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INT Program INT-18-1b
Multi-Scale Problems Using Effective Field Theories
May 7 - June 1, 2018

Reported by E. Braaten, N. Brambilla, T. Schäfer, A. Vairo
  Date posted June 19, 2018

Many contemporary open problems at the frontiers of nuclear and particle physics are characterized by the existence of a separation of scales that can be exploited using effective field theories (EFTs). The EFT method treats the low energy degrees of freedom as dynamical fields, and takes into account higher-energy scales systematically through matching conditions. The choice of the low-energy degrees of freedom that remain dynamical depends on the physical observables we wish to describe.

State-of-the-art applications of EFT involve multiple effective field theories to deal with several different scales. Examples include sequences of EFTs in which the dynamical degrees of freedom have increasingly lower energies. Other applications involve very different EFTs that are combined in innovative ways to systematically separate the scales. EFT methods developed in high energy and nuclear physics have been applied successfully in other fields, such as atomic, molecular, and solid state physics. Many-body systems involving multiple scales are of interest to physicists from many backgrounds, and new avenues for studying these systems in very clean settings have recently emerged in condensed matter physics and especially in atomic physics. Scope of this institute has been to bring together EFT practitioners with overlapping interests, but different specialized expertise, and lattice practitioners, phenomenologists and scientists with a different core expertise.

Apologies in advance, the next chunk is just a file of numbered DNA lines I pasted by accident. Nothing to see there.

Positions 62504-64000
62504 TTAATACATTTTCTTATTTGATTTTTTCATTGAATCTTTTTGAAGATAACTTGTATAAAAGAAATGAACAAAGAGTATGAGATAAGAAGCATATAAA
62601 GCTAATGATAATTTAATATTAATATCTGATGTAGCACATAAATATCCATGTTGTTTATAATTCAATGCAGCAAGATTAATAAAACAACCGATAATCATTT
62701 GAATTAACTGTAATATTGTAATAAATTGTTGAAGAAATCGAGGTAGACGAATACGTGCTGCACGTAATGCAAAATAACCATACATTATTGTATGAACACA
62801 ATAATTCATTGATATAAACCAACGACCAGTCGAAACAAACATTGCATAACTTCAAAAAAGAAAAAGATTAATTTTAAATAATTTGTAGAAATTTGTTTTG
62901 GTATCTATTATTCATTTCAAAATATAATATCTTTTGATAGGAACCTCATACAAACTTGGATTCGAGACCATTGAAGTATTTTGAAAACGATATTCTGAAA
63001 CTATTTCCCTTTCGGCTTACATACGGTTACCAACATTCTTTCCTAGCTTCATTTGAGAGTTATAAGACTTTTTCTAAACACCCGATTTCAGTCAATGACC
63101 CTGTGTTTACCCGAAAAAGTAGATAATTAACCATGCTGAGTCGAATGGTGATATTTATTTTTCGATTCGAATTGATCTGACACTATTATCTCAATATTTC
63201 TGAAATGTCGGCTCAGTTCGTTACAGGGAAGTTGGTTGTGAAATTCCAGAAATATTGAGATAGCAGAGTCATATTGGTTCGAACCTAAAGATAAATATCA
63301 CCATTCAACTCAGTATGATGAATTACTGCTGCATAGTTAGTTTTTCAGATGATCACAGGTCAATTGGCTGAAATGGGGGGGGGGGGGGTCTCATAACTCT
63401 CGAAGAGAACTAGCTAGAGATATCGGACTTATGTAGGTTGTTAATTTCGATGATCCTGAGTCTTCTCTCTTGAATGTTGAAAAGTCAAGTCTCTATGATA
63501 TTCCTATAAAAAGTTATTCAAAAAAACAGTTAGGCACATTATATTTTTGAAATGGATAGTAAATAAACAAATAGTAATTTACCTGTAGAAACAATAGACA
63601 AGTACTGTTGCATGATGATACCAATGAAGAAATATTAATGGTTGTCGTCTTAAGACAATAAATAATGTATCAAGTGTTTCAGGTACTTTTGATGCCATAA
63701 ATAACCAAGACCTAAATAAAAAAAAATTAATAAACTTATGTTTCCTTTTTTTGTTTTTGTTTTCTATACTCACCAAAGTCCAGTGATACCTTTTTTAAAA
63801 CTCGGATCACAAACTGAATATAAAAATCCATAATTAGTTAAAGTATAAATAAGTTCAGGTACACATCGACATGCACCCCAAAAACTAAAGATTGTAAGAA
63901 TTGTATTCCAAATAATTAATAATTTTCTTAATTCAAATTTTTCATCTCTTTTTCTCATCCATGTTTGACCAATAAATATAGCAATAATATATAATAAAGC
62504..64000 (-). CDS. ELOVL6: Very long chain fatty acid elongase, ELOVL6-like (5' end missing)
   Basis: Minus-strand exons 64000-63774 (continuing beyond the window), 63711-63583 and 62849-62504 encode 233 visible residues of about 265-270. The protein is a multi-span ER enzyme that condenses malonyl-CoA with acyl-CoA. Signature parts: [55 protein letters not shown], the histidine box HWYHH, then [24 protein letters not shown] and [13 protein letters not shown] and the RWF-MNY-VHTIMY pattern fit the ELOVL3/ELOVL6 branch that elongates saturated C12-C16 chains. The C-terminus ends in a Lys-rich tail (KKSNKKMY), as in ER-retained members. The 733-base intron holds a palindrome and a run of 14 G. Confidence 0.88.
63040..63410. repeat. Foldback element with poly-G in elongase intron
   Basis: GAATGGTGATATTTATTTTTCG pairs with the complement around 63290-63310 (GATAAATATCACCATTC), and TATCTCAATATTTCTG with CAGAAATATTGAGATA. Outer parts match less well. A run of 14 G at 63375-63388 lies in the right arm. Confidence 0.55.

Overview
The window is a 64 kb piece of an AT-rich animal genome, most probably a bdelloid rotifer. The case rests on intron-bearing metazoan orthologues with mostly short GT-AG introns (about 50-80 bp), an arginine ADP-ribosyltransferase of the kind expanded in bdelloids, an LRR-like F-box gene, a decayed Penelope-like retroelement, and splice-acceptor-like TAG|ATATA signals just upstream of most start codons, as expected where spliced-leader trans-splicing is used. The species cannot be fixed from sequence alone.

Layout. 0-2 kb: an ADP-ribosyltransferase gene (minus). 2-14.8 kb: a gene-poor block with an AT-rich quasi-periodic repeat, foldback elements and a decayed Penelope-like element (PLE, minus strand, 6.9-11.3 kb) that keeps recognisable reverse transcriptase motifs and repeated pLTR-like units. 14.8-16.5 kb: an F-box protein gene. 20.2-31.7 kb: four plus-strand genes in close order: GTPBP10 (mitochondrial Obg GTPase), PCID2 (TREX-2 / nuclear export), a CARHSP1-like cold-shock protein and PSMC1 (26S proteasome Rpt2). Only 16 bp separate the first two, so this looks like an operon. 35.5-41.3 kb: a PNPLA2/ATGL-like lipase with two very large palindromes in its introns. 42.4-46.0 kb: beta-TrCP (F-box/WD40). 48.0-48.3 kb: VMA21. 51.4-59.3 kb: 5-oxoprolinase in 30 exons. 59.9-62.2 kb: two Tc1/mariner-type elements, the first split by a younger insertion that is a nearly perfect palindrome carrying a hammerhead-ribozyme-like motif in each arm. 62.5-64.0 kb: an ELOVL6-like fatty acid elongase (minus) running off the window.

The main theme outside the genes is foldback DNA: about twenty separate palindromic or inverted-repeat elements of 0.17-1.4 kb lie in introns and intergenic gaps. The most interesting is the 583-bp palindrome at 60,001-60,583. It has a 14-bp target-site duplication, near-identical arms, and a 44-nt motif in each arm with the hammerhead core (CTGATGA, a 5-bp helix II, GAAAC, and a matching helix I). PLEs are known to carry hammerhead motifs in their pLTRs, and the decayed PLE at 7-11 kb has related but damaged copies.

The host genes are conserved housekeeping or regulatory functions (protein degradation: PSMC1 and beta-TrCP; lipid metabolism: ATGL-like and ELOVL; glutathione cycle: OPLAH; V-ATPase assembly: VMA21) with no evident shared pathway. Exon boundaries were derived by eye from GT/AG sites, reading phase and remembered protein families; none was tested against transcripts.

This interdisciplinary workshop focused on addressing multi-scale problems in various areas of physics using a variety of effective field theories and focusing of some of the most interesting contemporary problems, precisely:

  • Key problems in nuclear physics, such as transport properties of light particles, jets, and charmonia in dense matter, in which precision analysis of experiments is based on coupling several effective field theories.

  • Key problems in dark matter, including dealing with the multiple scales involved in the scattering of weakly interacting massive particles (wimps) in direct detection experiments and the annihilation of pairs of wimps in indirect detection experiments, especially when the wimps have resonant self-interactions.

  • The quantum and classical theoretical study of systems in non-equilibrium addressed with the tool of open systems combined with effective field theories. This subject overarched a large span of problems from the study of the nonequilibrium evolution of quarkonium in a medium to the study of dissipation at Black Hole horizon.

  • Exotics configuration arising in many body strongly coupled theories with particular reference to the X Y Z states observe at LHC experiments and at B and tau-charm factories. In this case new EFT constructions have been presented that allow to obtain and describe for the first time the spin structure of exotics hybrids. A novel alliance of EFT and lattice QCD is needed to fix all the nonperturbative parameters.

The workshop initiated new discussions between scientists with an expertise in effective field theories and those engaged in large scale lattice computations. We hope that one outcome of the workshop will be the lattice calculation of new EFTs defined low energy objects crucial for phenomenological applications.